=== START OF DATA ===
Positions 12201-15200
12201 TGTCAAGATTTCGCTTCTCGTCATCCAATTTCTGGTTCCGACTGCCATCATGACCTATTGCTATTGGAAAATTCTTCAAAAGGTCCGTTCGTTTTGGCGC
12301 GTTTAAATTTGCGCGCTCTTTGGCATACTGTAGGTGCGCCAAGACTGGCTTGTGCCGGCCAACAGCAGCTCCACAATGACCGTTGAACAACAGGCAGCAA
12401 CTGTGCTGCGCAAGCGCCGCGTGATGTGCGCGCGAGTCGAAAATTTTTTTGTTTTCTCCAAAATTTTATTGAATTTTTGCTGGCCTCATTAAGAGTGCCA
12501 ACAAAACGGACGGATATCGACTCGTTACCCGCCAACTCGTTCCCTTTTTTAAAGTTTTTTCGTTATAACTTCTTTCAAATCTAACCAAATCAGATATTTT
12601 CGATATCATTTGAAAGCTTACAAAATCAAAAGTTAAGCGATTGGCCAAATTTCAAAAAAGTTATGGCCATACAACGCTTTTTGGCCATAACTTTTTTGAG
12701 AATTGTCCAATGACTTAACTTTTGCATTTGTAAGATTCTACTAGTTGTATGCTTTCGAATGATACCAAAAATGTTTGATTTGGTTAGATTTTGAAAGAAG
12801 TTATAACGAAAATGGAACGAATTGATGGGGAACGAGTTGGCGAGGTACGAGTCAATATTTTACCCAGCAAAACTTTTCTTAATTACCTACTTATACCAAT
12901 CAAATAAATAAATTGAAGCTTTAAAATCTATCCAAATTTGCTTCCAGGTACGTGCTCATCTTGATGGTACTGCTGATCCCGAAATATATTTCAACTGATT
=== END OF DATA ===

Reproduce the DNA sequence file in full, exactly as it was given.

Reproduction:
Positions 12201-15200
12201 TGTCAAGATTTCGCTTCTCGTCATCCAATTTCTGGTTCCGACTGCCATCATGACCTATTGCTATTGGAAAATTCTTCAAAAGGTCCGTTCGTTTTGGCGC
12301 GTTTAAATTTGCGCGCTCTTTGGCATACTGTAGGTGCGCCAAGACTGGCTTGTGCCGGCCAACAGCAGCTCCACAATGACCGTTGAACAACAGGCAGCAA
12401 CTGTGCTGCGCAAGCGCCGCGTGATGTGCGCGCGAGTCGAAAATTTTTTTGTTTTCTCCAAAATTTTATTGAATTTTTGCTGGCCTCATTAAGAGTGCCA
12501 ACAAAACGGACGGATATCGACTCGTTACCCGCCAACTCGTTCCCTTTTTTAAAGTTTTTTCGTTATAACTTCTTTCAAATCTAACCAAATCAGATATTTT
12601 CGATATCATTTGAAAGCTTACAAAATCAAAAGTTAAGCGATTGGCCAAATTTCAAAAAAGTTATGGCCATACAACGCTTTTTGGCCATAACTTTTTTGAG
12701 AATTGTCCAATGACTTAACTTTTGCATTTGTAAGATTCTACTAGTTGTATGCTTTCGAATGATACCAAAAATGTTTGATTTGGTTAGATTTTGAAAGAAG
12801 TTATAACGAAAATGGAACGAATTGATGGGGAACGAGTTGGCGAGGTACGAGTCAATATTTTACCCAGCAAAACTTTTCTTAATTACCTACTTATACCAAT
12901 CAAATAAATAAATTGAAGCTTTAAAATCTATCCAAATTTGCTTCCAGGTACGTGCTCATCTTGATGGTACTGCTGATCCCGAAATATATTTCAACTGATT